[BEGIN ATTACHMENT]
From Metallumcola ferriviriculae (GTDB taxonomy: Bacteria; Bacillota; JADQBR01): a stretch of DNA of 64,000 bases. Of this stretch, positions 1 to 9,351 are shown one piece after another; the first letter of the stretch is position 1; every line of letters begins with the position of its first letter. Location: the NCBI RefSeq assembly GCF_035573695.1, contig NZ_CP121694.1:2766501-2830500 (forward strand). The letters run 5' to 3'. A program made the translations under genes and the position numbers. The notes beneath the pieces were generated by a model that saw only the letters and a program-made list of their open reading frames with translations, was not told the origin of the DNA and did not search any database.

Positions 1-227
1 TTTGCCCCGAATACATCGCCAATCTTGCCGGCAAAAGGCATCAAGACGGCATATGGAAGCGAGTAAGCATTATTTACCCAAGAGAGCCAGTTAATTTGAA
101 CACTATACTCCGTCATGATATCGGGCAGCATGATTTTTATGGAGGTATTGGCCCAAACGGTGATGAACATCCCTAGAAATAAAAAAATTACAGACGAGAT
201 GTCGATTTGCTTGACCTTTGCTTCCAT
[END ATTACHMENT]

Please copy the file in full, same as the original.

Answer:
From Metallumcola ferriviriculae (GTDB taxonomy: Bacteria; Bacillota; JADQBR01): a stretch of DNA of 64,000 bases. Of this stretch, positions 1 to 9,351 are shown one piece after another; the first letter of the stretch is position 1; every line of letters begins with the position of its first letter. Location: the NCBI RefSeq assembly GCF_035573695.1, contig NZ_CP121694.1:2766501-2830500 (forward strand). The letters run 5' to 3'. A program made the translations under genes and the position numbers. The notes beneath the pieces were generated by a model that saw only the letters and a program-made list of their open reading frames with translations, was not told the origin of the DNA and did not search any database.

Positions 1-227
1 TTTGCCCCGAATACATCGCCAATCTTGCCGGCAAAAGGCATCAAGACGGCATATGGAAGCGAGTAAGCATTATTTACCCAAGAGAGCCAGTTAATTTGAA
101 CACTATACTCCGTCATGATATCGGGCAGCATGATTTTTATGGAGGTATTGGCCCAAACGGTGATGAACATCCCTAGAAATAAAAAAATTACAGACGAGAT
201 GTCGATTTGCTTGACCTTTGCTTCCAT